Science in pop-culture:
a prediction of
how people will think
Science today has made it to popular culture and this is an important prediction on how our future society will act and think. Besides generating some of the biggest box-office returns, movies like Interstellar, Tomorrowland and Aloha are also criticizing the budget cuts to science facilities by the government. Similarly, one of the biggest, most popular shows on TV is The Big Bang, a comedy on physicists. The show covered and won several demographic groups: teens 12–17, adults 18–34, adults 18–49, and adults 25–54. Moreover, there is an increasing presence of celebrity scientists who are seen rubbing shoulders with the leading Hollywood stars and are frequently invited on prime-time late night shows.
Another example is the spread of museums and their highlighting in most tourist spots across the world. Heritage and cultural related sightseeing invite a big number of tourists who like to indulge in information-oriented tours. The traffic stands witness to the rising trends. For example, Musée du Louvre had 7.4 million visitors in 2016 alone. Similarly, heritage tourism alone contributed £20.6 billion to UK’s GDP, a lot more than either advertising or the film industry. In the US, the cultural industry is worth $192 billion. All this reflects that there is an increased demand for information triggered by a general social curiosity.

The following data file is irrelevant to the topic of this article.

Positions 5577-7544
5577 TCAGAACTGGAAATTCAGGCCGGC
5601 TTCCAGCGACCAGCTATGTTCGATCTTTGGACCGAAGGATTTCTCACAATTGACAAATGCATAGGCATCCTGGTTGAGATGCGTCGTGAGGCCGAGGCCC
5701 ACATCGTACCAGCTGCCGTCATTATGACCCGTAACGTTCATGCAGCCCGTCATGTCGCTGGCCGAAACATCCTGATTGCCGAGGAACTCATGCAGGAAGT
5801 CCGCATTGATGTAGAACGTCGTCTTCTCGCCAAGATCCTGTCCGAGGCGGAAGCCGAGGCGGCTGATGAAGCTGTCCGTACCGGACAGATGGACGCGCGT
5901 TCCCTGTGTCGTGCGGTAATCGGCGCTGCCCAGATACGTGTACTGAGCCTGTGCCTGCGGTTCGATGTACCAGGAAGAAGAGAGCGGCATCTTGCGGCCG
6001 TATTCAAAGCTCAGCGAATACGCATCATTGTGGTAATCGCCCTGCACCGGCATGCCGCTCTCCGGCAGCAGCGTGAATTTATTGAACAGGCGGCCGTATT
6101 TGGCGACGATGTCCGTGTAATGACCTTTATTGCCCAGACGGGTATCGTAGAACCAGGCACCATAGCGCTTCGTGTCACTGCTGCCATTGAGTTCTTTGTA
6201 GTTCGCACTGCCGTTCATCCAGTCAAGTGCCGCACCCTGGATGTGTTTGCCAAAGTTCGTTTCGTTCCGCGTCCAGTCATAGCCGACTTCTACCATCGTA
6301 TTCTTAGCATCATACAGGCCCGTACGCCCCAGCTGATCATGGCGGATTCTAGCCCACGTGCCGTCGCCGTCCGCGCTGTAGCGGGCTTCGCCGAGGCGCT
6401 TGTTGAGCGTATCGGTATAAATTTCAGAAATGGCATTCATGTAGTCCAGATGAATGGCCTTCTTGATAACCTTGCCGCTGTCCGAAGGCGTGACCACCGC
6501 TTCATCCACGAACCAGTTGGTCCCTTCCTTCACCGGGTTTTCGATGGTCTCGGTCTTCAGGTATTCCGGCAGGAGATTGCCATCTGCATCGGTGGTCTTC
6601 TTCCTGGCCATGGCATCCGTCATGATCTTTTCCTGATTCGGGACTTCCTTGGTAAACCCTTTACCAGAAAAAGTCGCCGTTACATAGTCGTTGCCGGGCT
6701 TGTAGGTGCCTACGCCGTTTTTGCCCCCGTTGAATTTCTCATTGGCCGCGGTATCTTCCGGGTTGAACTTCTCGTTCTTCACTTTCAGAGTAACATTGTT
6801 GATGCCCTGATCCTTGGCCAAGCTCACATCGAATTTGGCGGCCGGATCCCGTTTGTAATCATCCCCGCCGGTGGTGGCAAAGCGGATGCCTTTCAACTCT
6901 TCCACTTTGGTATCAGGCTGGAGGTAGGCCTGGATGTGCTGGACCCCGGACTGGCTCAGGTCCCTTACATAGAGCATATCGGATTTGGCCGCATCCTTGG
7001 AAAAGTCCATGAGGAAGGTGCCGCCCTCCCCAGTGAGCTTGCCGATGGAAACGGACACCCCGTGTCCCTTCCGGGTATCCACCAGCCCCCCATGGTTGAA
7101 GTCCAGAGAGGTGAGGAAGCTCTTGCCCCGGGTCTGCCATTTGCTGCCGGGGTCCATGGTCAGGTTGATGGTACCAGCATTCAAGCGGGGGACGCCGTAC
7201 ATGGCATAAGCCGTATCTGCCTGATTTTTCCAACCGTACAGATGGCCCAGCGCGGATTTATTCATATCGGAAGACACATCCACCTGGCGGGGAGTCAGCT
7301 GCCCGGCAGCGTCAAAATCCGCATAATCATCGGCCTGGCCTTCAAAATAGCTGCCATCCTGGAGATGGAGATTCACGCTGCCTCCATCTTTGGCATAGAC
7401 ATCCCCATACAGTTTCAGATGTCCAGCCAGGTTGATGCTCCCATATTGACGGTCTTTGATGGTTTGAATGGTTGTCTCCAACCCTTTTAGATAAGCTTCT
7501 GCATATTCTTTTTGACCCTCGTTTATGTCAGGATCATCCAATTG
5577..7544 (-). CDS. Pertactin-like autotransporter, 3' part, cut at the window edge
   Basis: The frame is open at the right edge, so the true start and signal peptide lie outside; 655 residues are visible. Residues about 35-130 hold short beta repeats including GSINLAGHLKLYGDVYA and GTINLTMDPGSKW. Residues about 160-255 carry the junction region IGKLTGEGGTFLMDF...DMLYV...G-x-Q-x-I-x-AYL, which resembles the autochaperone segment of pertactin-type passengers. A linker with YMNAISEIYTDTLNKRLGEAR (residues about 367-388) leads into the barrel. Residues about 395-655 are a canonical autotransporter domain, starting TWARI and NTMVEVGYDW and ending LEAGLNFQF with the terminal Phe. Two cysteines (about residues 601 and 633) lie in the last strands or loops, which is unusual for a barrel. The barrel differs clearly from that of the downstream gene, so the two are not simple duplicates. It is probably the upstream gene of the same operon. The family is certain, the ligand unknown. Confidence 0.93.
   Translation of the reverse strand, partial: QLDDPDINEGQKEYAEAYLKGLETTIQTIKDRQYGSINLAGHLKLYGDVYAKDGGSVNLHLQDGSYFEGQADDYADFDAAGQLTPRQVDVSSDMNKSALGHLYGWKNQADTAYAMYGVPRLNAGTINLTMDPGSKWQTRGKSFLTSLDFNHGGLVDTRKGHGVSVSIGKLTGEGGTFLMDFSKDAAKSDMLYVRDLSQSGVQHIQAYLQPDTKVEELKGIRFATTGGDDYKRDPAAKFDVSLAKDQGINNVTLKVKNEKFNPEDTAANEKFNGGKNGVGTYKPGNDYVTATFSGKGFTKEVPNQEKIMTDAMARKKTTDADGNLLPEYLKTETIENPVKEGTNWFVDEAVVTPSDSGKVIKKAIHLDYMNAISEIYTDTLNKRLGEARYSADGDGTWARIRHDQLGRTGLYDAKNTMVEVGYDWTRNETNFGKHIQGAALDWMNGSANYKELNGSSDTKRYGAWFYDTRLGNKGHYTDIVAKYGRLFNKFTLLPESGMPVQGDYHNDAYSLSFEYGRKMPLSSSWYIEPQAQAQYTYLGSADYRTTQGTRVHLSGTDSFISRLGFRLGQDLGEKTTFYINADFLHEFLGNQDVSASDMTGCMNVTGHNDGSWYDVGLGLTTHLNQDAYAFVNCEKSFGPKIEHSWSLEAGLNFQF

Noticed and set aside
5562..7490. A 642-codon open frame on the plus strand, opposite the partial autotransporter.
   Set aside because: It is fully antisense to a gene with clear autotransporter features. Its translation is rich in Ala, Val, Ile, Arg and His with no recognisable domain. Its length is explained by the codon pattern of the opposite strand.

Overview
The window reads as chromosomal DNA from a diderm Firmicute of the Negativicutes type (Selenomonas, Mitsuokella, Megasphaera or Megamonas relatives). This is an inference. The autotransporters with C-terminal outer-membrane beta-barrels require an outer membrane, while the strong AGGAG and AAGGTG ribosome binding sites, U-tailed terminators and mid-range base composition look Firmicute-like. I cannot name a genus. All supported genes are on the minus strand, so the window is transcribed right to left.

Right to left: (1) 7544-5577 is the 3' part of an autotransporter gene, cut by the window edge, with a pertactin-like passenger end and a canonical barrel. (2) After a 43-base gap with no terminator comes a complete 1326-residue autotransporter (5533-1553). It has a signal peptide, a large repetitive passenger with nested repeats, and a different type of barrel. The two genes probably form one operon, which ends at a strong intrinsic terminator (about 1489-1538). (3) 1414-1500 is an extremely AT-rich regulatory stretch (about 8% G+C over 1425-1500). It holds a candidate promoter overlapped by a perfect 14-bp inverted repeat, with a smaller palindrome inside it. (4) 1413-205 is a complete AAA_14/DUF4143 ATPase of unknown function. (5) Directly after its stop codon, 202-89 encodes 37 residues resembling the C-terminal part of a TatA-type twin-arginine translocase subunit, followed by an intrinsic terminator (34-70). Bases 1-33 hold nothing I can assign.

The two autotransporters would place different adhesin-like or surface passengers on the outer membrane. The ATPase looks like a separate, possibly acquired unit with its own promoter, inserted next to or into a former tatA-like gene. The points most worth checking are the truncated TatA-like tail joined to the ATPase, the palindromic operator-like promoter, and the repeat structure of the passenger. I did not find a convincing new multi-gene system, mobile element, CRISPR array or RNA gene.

by entertaining approach
Wired.com calls this age as the golden age for pro-science pop culture. According to Brian Cox, a physicist at University of Manchester and one of the scientists working in CERN, insists that ‘Science is too important not to be a part of popular culture’. His program, the Wonders of the Universe, was initially given very optimistic 2-2.5 million viewers by BBC before the series was broadcasted. However, in actuality, 6 million Britons viewed his series, prioritizing watching it over their other Sunday programs. As a result of his presentation, Britain has seen the ‘Brian Cox effect’, whereby, besides increasing popularity of other science-themed shows, Universities experienced a 52% increase of physics admissions between 2008 and 2012.
Similarly, the reincarnated Cosmos series presented by Neil Degrasse Tyson, was the most watched series of National Geographic ever. Over 135 million viewers watched the series, over 180 countries. These trends towards embracing science, meshing it with pop culture and eventually making it part of one’s life is an important trend to recognize. The future generations will depend on information that is backed by data. Programs such as those Wonder of the Universe and Cosmos are an extension of this trend towards demanding factual foundations on arguments. In other words, the future world will not be satisfied with superficial information but will need a thoroughly elaborated set of arguments to be convinced. This trend gives companies a heads-up on how to formulate their future marketing campaigns and how to design customer oriented experiences.
The trends towards digesting information based in facts offer insight on how the future generations will think. This, in turn, defines how the consumer model will work and guides companies to prepare themselves. From theories that explain everything to those explaining and predicting AI behaviour, science will play a big part in orienting how humans invest their capabilities and how they protect disasters. All of this proves that science will remain a big part of how the future society will define itself.